Today marks the first day that adamantine.me got 100 Google search results in a single day (save for the 450 anomaly). Meaning 100 people searched something and clicked on this site’s search result, also known as an organic search result. Why is this important? Organic search results are considered one of the strongest indicators of website health by many SEO professionals. When I first started this blog and read everything I could about starting a WordPress, getting organic search results was the one thing that was always emphasized.
I should at least briefly reflect on what I believe are the strongest driving factors for organic search results. Here are some things that greatly correlated with the traffic I was getting at any given point:
- Getting mentioned by authoritative domains – one of my posts was re-blogged by recantha.co.uk over the summer, a Raspberry Pi oriented site. This drove so much traffic to my site that it crashed (not good for SEO, how paradoxical!). In following weeks my blog’s organic search traffic doubled. The next month it was still doubling. That was the most noticeable shift in this website’s traffic by far.
- Posting longer posts regularly and frequently – Google rewards websites that stay current and are always adding new content. Time is important. How would you like to search for something and have the first result be a website that looks like it was made during the dot com bubble? My guess is you wouldn’t be thrilled because it’s more likely to have outdated information, which is typically a bad thing. There are circumstances where an old page serves just fine, but that is more of the exception.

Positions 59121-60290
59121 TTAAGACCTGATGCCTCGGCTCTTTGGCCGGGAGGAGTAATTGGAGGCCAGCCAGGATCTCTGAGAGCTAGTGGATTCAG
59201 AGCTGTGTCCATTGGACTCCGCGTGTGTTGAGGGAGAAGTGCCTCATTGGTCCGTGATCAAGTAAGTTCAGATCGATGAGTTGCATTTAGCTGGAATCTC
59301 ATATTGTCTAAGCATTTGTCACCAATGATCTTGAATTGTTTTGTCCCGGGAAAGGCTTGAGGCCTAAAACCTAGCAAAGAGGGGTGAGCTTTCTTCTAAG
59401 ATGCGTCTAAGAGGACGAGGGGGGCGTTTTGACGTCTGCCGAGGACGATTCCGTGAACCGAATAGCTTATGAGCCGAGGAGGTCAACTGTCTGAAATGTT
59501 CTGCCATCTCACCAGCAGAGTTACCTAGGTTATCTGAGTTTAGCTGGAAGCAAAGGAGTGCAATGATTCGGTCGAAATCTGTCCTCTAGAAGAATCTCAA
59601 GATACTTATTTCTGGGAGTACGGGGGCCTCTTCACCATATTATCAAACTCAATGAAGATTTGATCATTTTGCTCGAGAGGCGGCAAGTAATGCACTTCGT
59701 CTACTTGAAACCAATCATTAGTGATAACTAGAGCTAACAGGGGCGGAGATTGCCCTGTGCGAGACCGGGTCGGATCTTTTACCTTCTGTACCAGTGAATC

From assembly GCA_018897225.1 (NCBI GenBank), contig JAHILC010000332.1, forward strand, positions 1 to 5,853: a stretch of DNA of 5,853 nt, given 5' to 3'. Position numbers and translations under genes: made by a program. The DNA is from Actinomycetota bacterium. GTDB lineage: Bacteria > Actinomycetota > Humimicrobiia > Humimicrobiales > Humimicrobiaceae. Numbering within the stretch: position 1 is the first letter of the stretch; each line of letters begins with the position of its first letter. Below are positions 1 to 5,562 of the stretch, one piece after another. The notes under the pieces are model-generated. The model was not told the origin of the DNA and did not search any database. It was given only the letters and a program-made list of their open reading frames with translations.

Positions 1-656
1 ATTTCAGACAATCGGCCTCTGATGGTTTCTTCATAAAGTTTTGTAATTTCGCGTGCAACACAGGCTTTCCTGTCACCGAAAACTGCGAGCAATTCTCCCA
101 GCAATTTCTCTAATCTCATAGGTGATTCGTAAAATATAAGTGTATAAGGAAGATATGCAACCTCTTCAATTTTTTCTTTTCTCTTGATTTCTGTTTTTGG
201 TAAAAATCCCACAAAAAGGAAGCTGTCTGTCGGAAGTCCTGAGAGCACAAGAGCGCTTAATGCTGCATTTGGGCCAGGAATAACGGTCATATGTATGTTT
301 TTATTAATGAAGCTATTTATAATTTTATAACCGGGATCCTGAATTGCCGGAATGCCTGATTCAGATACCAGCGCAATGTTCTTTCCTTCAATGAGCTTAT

- Having an engaged audience – If your content holds people’s attention for longer, it has more power. This leads to lower bounce rates and indicates that a page has important information (to the audience, at least). Sharing my posts to relevant online communities often led to more engaged traffic, which coincided with small boosts in search traffic as well.
- Having a critical mass of related content – You can’t just have one post about pets, another post about travel, and so on. . . Google is trying to figure out what your website is about, and having multiple posts about the same topic gives Google and other search engines more similar data to make that decision easier. There is also the added benefit of people starting with post A and ending up at post D after spending 10-20 minutes reading and navigating the site. They’re more likely to do this with related content readily available.
That’s my account of blogging over the last year, I hope it helps anyone who is just starting out. I might be guilty of not doing #2 and #4 very well; time is always the enemy.